As I’m a married, middle-aged woman and Francophile, a film entitled, “Mrs. Harris Goes to Paris” is right up my alley!
Synopsis from Focus Features: “MRS. HARRIS GOES TO PARIS is the enchanting tale of a seemingly ordinary British housekeeper whose dream to own a couture Christian Dior gown takes her on an extraordinary adventure to Paris.”
Directed by Anthony Fabian, it stars Lesley Manville, Isabelle Huppert, Jason Isaacs, Ellen Thomas, Lambert Wilson, Alba Baptista, and Lucas Bravo (yes, Gabriel of Emily in Paris)!
It’s the fourth film adaptation of the Paul Gallico novella called, “Mrs. ‘Arris Goes to Paris.”
When I saw the trailer, I thought, “please don’t tell me it’s going to be just about a dress!”
Now that I’ve seen the film, I know I was mistaken! It’s more than a quest for a dress. The dress is merely what motivates Mrs. Harris. Her quest sets off a sequence of events that leads her to see her amour propre, or self-worth.
The story also touches on themes, like friendship, class relations, and keeping up appearances. It also challenges the notions that “nice guys finish last” or that “clothes make the man.”
An example of class relations tension includes the time Mrs. Harris and her best friend, Vi, express how they feel invisible as housekeepers. Another time is when workers go on strike against the garbage company. Then there’s the clash at the House of Dior. As the gatekeeper, Claudine Colbert lets in only individuals of great wealth and high social status. Upon seeing Mrs. Harris, Madame Colbert calls her ordinary and orders that she be escorted out.
As the film progresses, we see that keeping up appearances proves too difficult to continue when financial troubles at the fashion house are revealed and when we learn Madame Colbert’s backstory.
It’s widely believed that if you’re too nice, people will take advantage of you. In Mrs. Harris’ case, it was different. She was kind to everyone she met. It was heartwarming to see that she received kindness in return.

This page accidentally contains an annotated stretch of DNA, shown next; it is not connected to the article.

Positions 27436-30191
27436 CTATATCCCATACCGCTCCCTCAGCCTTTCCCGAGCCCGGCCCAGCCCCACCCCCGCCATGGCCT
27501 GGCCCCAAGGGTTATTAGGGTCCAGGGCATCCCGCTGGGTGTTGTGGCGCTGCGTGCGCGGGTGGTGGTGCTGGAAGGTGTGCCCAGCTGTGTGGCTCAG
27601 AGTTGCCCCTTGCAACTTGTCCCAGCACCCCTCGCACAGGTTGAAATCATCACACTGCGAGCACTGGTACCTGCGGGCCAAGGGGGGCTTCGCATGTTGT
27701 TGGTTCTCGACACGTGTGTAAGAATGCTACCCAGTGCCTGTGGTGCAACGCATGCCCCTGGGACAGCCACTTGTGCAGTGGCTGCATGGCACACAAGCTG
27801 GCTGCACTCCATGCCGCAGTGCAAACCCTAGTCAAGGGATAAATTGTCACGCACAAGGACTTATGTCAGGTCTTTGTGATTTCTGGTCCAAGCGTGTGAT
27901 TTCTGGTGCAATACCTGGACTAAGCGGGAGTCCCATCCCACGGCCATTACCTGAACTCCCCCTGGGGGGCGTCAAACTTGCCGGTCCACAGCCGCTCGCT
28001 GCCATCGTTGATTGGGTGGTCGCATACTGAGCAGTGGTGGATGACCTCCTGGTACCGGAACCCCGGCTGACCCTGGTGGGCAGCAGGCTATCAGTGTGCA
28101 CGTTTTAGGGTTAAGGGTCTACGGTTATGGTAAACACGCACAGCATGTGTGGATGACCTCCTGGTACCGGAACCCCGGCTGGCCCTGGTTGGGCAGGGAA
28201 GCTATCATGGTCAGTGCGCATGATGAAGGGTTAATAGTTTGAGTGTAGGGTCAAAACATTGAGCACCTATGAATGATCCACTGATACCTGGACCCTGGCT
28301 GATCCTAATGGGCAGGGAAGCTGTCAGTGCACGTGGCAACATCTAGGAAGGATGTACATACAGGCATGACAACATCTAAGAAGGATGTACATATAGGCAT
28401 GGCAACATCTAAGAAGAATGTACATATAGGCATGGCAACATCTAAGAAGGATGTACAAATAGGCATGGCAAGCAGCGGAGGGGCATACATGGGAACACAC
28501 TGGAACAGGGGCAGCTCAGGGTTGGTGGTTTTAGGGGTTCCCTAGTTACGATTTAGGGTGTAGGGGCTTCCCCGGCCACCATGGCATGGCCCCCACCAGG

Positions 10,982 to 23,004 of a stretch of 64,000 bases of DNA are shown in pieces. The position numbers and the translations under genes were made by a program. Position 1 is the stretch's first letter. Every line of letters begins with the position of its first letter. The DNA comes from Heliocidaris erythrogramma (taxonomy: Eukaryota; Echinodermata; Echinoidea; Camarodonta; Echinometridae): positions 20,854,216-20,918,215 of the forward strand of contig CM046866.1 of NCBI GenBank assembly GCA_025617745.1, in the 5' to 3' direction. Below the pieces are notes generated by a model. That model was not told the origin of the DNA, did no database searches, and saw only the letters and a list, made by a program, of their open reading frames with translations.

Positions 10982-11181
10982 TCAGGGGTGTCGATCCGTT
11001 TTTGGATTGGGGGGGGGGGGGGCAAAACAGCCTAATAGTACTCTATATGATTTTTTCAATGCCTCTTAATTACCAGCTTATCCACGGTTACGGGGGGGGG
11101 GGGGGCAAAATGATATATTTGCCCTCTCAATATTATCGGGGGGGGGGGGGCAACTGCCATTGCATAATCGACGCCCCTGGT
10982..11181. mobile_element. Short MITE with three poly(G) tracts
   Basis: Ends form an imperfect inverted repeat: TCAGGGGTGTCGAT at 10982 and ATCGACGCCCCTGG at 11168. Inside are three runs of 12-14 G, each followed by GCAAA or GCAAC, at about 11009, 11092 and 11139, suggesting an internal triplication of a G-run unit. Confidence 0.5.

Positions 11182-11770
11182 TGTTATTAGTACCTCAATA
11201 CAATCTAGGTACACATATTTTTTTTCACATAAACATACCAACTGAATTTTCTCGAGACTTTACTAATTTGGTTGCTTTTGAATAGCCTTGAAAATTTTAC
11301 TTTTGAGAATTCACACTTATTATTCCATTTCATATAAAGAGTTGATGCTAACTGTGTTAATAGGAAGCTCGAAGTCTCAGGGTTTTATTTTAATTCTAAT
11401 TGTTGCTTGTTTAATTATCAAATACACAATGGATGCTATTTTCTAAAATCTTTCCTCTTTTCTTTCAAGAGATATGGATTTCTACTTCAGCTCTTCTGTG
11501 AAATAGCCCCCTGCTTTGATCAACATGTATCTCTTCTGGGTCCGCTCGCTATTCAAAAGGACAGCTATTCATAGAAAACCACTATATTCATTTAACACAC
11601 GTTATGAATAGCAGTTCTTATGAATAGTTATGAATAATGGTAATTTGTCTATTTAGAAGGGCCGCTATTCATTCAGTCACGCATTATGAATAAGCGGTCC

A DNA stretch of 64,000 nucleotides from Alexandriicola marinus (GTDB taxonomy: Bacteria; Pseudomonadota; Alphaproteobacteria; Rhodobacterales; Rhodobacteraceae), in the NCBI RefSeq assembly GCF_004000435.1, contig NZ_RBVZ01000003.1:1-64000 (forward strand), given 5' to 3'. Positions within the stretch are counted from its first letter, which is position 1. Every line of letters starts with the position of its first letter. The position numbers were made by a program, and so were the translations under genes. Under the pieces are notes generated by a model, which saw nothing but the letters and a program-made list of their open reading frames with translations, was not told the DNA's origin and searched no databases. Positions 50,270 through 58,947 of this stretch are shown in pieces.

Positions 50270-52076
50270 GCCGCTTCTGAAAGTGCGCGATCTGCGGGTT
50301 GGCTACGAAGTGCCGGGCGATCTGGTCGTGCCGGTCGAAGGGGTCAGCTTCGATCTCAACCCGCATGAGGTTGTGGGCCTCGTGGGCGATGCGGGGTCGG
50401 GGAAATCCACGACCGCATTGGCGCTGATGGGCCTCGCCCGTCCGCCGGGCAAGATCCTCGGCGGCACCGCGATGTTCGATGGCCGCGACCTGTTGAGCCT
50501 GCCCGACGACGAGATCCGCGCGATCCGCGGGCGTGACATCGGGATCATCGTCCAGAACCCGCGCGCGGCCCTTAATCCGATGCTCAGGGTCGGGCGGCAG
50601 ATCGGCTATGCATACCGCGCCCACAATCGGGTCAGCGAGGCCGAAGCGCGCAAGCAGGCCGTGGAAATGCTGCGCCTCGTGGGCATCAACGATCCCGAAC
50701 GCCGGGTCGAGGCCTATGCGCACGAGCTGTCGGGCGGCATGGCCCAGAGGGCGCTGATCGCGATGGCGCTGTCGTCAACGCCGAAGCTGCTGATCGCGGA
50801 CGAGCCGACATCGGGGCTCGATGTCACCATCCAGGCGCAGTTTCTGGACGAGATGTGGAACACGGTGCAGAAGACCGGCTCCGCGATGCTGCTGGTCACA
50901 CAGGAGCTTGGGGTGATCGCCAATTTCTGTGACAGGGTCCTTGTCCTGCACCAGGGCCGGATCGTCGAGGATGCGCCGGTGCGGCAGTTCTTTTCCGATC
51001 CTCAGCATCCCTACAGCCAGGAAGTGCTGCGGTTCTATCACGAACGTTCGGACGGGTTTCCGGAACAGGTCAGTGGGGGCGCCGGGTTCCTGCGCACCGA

L’habit ne fait pas le moine
With or without the dress (or frock as she calls it), other characters could see that Mrs. Harris had that “je ne sais quoi” all along and that she was not invisible at all.
Some details that I found interesting or unexpected include the times Mrs. Harris was greeted with a kiss on one cheek. (But I thought the two-cheek kiss, or “la bise” was customary in France?)
I also didn’t expect to see the sign for “Le Bourget Paris” airport in giant block letters on street level. The story is set in 1957 and the block letter style of signage at tourist sites seems to have popped up only in recent years in this age of Instagram. (Could it be just a superimposed CGI effect with the name of the airport to let viewers know that Mrs. Harris had arrived in Paris?)
Which brings me to another head-scratcher: Why did Mrs. Harris take a flight? In the 1950s, wasn’t it more common to take a trip by ferry and train between London and Paris?
Finally, I could’ve sworn I heard elements of the song, “De temps en temps” in instrumental interludes (such as, Mrs. Harris; Tour of Paris; and The Legion Dance) by the film’s music composer, Rael Jones. (The Hornez/Misraki tune is not credited on the soundtrack, so maybe it’s just my ears!)
(ICYMI: In November 2021, I featured “De temps en temps” performed by Joséphine Baker as a Music Monday song. Read more)
Follow your dream
Overall, “Mrs. Harris Goes to Paris” is a feel-good movie that leaves you thinking about your own dreams. As Mrs. Harris said, “We need our dreams now more than ever.”
At this point, you may be asking, “So, does Mrs. Harris get a Dior dress or what?” Well, you’ll have to see the film to find out! In the end, does it even matter?👗
Go see “Mrs. Harris Goes to Paris” today! 🍿